Developer: 5pb., Nitroplus
Platform: PS3, PS4 and PS Vita
Steins;Gate 0 – Review
Steins;Gate 0 is somewhat the sequel to the visual novel “Steins;Gate”, due the fact that the storyline is the main part of a graphic novel, it is advised to know the storyline of the previous game. However, this title works fine as a stand-alone game that is also accessible to players, new to the series. Spoiler-alert: we will reveal parts of the storyline of the first game, in order to truly dive into this one.
Steins;Gate 0 is situated in a so-called beta world line, created by the fact that Okabe Rintora travels back in time over and over again using Amane Suzuha’s time machine to try and prevent himself killing Kurisu Makise by accident (story from the original game). In the ending of the original game, it was made clear that Kurisu lived, thanks to his contraption that allowed for time travelling, creating a happy ending for the main cast. However, for this “sequel”, this ending was changed. After trying over and over again, Okabe gets tired of trying to save Amane and gives up on time travelling altogether. Which means that Amane remains dead, leaving Okabe with a large trauma. Haunted by nightmares due that traumatic experience, the player follows Okabe going to therapy and taking medication to learn to live with this trauma. Characters in-game will make clear that Okabe is nearly a shade of his former self, now walking around with tear-filled eyes. Also, thanks to the choice of not saving Kurisu, there is a very big consequence in the form of World War III. Kirisu was carrying important documents that were stolen after her death. These documents were related to the creation of the time machine and they were the cause of a cold war involving Russia, the United States, and Japan, resulting in the loss of five billion lives.
Amane Suzuha decided to time travel from the year 2036 to prevent this World War III from ever occurring, but because Okabe refuses to save Kurisu because he doesn’t want to relive the trauma yet another time. So Amane sticks around trying to convince him all the time. As Okabe isn’t the only perspective we view the story from (the player will often switch between various characters as Okabe, Amane Suzuha and Hiyajo Maho), the player will learn more about the thoughts and lives of the different characters, learning key details about the story. Also, the story starts of very slow in the beginning, as they are trying to give the needed information for people new to the series. . Perhaps the fans of this series will find this a bit boring, but for people new to the series this really is a bonus.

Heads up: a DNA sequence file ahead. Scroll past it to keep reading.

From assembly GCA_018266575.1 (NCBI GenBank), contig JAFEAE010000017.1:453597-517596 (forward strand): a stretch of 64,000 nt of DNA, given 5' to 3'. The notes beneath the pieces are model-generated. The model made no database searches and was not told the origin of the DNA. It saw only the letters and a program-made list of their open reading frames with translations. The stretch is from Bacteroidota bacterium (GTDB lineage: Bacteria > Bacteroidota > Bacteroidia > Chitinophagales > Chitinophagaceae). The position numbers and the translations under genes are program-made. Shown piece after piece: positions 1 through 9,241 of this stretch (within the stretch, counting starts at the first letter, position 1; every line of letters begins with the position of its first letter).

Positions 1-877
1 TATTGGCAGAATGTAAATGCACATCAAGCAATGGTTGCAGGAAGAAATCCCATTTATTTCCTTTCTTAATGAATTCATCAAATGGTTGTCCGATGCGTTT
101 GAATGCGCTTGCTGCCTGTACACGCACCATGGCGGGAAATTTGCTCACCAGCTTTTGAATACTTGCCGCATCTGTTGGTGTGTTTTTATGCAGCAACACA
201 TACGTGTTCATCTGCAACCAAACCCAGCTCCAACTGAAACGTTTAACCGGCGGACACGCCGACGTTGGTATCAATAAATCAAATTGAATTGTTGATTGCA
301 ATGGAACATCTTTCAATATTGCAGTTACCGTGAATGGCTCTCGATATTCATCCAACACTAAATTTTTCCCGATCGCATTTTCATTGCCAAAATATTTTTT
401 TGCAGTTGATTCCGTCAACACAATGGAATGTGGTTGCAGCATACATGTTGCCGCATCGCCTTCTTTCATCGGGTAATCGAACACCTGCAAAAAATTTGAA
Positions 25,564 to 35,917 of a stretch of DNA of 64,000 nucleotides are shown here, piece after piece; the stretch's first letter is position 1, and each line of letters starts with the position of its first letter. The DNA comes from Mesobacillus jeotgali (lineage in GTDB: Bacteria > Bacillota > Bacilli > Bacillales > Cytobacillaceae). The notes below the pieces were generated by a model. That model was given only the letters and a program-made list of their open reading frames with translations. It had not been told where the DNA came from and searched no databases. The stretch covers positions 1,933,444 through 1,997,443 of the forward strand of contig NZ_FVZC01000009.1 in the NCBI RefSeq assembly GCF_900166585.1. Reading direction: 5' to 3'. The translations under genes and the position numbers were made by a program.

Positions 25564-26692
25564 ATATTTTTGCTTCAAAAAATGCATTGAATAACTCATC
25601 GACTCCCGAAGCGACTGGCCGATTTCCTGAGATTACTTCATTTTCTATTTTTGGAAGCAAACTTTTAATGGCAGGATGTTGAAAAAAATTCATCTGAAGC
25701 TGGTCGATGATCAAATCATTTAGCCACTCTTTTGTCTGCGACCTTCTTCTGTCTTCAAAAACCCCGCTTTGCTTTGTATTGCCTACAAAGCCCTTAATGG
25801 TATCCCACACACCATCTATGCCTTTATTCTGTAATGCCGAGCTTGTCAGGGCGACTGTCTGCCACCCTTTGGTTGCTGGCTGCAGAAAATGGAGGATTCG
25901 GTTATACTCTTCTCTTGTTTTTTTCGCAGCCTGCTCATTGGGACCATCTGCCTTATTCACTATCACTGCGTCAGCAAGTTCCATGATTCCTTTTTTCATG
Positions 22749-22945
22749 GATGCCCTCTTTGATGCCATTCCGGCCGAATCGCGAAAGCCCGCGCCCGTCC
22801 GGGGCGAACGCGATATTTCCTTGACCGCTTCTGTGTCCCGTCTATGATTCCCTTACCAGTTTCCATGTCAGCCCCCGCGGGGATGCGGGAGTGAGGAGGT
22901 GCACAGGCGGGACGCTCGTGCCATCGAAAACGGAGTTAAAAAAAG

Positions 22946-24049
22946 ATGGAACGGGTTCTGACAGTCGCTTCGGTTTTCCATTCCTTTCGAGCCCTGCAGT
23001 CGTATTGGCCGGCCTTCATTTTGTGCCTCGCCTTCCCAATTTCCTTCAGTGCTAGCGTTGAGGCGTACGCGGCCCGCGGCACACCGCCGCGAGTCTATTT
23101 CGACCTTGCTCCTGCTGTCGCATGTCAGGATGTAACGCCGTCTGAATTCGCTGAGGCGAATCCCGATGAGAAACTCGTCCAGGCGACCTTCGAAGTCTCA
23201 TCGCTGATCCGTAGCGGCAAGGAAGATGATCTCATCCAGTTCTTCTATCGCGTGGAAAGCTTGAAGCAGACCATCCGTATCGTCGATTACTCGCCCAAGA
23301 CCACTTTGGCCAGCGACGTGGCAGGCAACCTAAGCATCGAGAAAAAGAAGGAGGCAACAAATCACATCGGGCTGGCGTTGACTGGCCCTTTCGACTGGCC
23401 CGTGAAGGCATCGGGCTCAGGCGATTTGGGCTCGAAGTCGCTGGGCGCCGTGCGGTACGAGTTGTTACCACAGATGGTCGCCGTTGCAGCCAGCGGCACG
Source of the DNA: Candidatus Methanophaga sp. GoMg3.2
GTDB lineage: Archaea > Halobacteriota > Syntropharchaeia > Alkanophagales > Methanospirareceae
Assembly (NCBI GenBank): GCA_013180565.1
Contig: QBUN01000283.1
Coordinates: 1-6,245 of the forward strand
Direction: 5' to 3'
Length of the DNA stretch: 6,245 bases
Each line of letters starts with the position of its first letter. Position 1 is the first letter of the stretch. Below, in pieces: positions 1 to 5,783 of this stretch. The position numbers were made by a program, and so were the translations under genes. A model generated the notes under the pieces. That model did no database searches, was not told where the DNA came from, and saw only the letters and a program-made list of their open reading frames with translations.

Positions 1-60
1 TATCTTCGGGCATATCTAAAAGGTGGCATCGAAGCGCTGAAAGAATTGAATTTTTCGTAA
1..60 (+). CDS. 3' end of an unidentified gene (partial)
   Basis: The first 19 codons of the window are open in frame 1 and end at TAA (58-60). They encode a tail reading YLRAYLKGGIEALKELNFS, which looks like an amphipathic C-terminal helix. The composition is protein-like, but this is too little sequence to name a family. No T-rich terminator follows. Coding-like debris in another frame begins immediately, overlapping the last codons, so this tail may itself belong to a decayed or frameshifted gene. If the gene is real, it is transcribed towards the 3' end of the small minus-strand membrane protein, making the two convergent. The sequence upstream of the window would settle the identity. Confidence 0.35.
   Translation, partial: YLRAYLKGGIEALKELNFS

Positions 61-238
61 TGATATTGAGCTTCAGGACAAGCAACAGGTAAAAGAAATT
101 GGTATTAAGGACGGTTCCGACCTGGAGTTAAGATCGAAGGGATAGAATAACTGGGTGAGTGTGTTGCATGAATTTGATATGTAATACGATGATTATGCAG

The graphics in Steins;Gate 0 are absolutely beautiful, adding to the overall experience of the visual novel. Every character is well-designed and has a full set of animations and expressions, making the novel very movie-like at times. The game re-uses character portraits from the original, which are a little updated, making the game recognizable for players who have played the original.
The illustrations are nicely designed as they have a certain oil painting-like vibe. Thanks to this, the game tries to combine the best of both worlds, namely certain fluent and expressive motions you’d see in anime series, but also the great and special artwork that is more common in the original manga counterparts.
The soundtrack of the game is magnificent, using typical Japanese music influenced by sci-fi and it’s taking the game to higher ends and is actually enjoyable enough to listen to, on its own, thanks to its variation. The voices are all in Japanese, convincing you to be part of a manga which will probably annoy some people but it really adds to the needed in-game-feeling.
Steins;Gate 0 is a visual novel, which might resemble the TellTale Games series a bit, albeit with less keeping an eye out to press the right button at the right time. Story is pretty much all you’ll get, and the game allows you to enjoy it properly, without having to keep an eye out to respond swiftly.
The only real part of gameplay involved in Steins;Gate 0, is the use of Okabe’s cell phone. How the player responds to text messages and phone calls will affect the ending of the game. A very cool addition to this phone mechanic is the Amadeus application (comparable with Siri from Apple). It’s not that you have to speak to it through your mic or so, it’s more like an AI-guide through the game helping you with tips and hints.
The player’s ending will highly depend on interactions with this app. Sometimes Amadeus will call Okabe and the player will be able to choose to ignore it, or to answer it. Try to respond to it, at all times to keep this AI happy as this will help you finish the game more quickly. This can be very frustrating when trying to achieve the true ending, however the game makes it convenient to try to fix choices due to the generous quick save mechanic. At every important story event, the game will make a quick save to return to if the player wants to re-make his choice.
People looking for some action and hard-to-beat games probably better leave this game on the side. Still, Steins;Gate 0 is a very nice addition to the collection of any visual novel fan, thanks to its rather elaborate and captivating story, its visuals and of course, the original story for fans of the Steins;Gate universe. If you need your fix of the rather wacky Okabe as the anime aired quite some time ago, this one is certainly worth checking out.